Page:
So many resolutions...
WALKING home in pitch darkness, stumbling over people’s rubbish bins or boxes while negotiating discarded bottles and cracker hats is a sobering way of mulling over New Year’s resolutions.
You realise that having that last glass of bubbly before bidding friends a cheery farewell may not have been quite the good idea it seemed at the time, and you resolve to practice moderation more in 2015.
Three men who pass you bellowing ‘Singing in the Rain’ on a cold dry night provide you with your next resolution which is to try and keep a much firmer grip on reality, although the twirled umbrellas did look pretty good.
By the time you make it out of the street and on to the main road you’ve had to tack round several pavement helpings of what could have been Pringles and diced carrots. It’s difficult to tell and, with a shudder, you resolve to make 2015 the year you treat your body with more respect.
Over the next half mile or so you are entertained by a procession of individuals weaving right across the road in search of a stable walking surface and you resolve to try and be more understanding with challenged people even if they do greet you with: “Nappy Nu Here. Oh God I feel shick!”
Eventually you make it home, lock the door and go into the kitchen for a sobering glass of water only to come across the washing up you left undone in your haste to get round to your friends and start the celebrations. The latest resolution is never forget to clean out tuna tins. The whole room stinks.
Yes, New Year resolutions can have many triggers. What will be yours and how long will you stick with them? The next year will provide you with your answers. Be strong!
...and so much tat
ROLL up, roll up, roll up! Announcing a sale of unwanted Christmas presents at knock-down bargain prices!
First up there is the ‘stylish’ T-shirt displaying a picture of a toothless octogenarian peeing into a goldfish pond with the cutting edge cerebral message: “Old men do it standing up!” Yours for a £5 donation to the mental health charity of your choice.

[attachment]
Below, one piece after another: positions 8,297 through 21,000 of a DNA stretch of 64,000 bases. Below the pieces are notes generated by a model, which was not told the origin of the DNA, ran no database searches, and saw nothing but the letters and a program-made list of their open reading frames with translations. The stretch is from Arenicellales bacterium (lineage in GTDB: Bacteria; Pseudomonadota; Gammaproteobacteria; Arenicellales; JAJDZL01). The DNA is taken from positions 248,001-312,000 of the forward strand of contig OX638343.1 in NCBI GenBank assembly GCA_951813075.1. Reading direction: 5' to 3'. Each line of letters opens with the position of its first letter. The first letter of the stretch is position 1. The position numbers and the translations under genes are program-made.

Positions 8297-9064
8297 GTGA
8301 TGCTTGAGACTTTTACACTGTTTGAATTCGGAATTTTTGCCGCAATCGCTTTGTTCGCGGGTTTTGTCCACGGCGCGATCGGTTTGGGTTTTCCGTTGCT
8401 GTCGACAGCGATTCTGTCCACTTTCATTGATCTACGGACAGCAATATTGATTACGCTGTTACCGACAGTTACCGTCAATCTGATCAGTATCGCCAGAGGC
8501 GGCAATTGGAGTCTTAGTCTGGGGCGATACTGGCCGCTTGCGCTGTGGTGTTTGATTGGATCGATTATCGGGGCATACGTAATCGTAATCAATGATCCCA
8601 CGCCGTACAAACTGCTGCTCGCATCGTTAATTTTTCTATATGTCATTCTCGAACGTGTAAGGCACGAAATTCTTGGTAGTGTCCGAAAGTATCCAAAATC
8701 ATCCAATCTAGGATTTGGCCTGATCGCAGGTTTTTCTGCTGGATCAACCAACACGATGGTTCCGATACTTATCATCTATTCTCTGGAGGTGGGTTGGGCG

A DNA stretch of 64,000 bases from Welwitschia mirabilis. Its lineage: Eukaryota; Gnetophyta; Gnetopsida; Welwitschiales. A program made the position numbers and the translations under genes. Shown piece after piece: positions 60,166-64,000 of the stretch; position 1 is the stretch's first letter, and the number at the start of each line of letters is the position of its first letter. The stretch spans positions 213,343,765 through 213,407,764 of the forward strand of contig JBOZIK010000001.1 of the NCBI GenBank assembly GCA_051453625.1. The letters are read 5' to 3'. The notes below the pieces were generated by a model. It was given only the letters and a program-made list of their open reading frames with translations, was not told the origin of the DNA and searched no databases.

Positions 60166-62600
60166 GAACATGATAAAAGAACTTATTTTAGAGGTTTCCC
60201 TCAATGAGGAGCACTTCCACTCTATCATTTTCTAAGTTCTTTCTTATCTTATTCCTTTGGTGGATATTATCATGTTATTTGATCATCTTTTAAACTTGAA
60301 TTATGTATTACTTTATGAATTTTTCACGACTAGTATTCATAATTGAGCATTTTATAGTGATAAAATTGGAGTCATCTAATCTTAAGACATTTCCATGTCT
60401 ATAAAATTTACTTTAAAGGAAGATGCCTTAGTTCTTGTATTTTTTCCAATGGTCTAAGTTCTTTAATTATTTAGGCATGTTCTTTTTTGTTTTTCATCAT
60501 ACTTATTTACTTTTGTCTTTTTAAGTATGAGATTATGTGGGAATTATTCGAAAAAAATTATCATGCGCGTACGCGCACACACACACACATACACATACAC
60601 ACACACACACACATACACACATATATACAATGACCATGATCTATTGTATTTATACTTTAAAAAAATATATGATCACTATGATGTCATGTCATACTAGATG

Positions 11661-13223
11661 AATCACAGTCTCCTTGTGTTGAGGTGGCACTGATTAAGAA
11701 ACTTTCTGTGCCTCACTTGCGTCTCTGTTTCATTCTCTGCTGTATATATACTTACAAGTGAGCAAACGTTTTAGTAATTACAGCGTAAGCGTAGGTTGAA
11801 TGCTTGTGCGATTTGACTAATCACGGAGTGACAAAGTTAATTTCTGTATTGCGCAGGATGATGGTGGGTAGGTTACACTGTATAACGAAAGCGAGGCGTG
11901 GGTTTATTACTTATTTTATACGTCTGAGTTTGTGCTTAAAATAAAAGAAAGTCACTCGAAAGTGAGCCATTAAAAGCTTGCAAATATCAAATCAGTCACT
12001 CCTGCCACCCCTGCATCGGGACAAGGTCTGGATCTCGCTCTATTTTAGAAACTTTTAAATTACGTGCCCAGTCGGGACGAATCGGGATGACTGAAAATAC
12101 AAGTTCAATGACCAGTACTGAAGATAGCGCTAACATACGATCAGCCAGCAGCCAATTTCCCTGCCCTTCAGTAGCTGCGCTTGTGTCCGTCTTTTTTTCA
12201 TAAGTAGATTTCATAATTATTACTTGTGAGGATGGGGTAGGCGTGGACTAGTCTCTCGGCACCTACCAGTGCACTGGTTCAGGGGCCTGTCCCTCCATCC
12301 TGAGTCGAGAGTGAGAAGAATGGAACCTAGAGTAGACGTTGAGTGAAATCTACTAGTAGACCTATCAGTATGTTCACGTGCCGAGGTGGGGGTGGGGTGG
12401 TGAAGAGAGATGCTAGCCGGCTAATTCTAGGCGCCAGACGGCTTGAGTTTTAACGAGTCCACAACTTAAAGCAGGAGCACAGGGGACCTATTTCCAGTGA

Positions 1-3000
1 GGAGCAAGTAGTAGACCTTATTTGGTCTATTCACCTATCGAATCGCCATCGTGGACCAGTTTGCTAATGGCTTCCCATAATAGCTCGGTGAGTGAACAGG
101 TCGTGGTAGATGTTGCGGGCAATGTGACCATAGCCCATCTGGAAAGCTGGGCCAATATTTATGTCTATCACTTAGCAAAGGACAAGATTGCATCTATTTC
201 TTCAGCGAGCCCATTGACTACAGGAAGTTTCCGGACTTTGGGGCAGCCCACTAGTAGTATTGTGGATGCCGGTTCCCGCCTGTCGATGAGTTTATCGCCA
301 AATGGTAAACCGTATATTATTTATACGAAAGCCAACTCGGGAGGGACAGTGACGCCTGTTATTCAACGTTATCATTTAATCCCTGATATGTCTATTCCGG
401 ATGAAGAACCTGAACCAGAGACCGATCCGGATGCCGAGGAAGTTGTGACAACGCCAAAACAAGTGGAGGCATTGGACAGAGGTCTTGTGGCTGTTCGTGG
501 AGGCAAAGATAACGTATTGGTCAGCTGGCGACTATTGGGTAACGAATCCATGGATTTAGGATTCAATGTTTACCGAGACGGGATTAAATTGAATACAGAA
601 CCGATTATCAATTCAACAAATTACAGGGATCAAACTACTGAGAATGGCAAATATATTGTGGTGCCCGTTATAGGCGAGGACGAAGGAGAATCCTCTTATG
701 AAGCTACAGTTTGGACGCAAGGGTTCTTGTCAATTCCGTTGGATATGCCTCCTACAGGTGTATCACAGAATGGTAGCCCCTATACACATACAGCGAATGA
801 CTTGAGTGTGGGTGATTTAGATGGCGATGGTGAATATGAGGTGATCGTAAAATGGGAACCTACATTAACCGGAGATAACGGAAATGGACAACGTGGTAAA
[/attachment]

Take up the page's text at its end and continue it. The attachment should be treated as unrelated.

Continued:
Next we come to a stainless steel device with vomit yellow handle for peeling cranberries. Every home should have one... except mine. Yours for £2 or a box of cranberries.
And who could resist this cute pullover illustrated with a sad-eyed puppy dog next to a chewed slipper? Answer: I can... and it’s yours for £12.50, a barkgain for the price of a dog licence.
Finally I can offer a tasteful selection of socks, some with snowmen, some with Santas and a hilarious one with reindeer droppings on it. Bound to provide a laugh at the next committee meeting. A quid each to you.
Finally, for £1,000 and no time wasters please, I offer a home addresses list of the manufacturers who make this that so you can get in touch with them about your own personal Christmas woes. Now that is a bargain!
Have your say on how your money’s spent
PORTLANDERS got a bit more than a Christmas card through their letterboxes this festive season.
They were notified of a chance to put their views forward on what the island’s 2015-2016 precept might be, how it might be spent and in what quantities.
Leaving aside the more wasteful suggestions such as splashing out on another piece of public artwork, islanders know their own minds and ideas have included better facilities for youth and the elderly and greater focus on Portland’s history to help generate more jobs such as those already in the pipeline with MEMO and Jurassica.
Sadly Portland’s drive to involve its residents in financial decision making is for money over and above that levied by the borough council, so the people of Weymouth don’t have quite the same opportunity to comment on spending.
If they did then there might be a few questions aimed at the desirability of council staff emigrating to West Dorset based at Dorchester, at how income can be generated to plug the loss of Condor revenue and help shore up harbour maintenance, and at how key council assets can be used to greater effect.
Weymouth’s turn will come in a couple of months time when crucial budget meetings are planned. Don’t miss them if you want to have your say on how your money might be spent.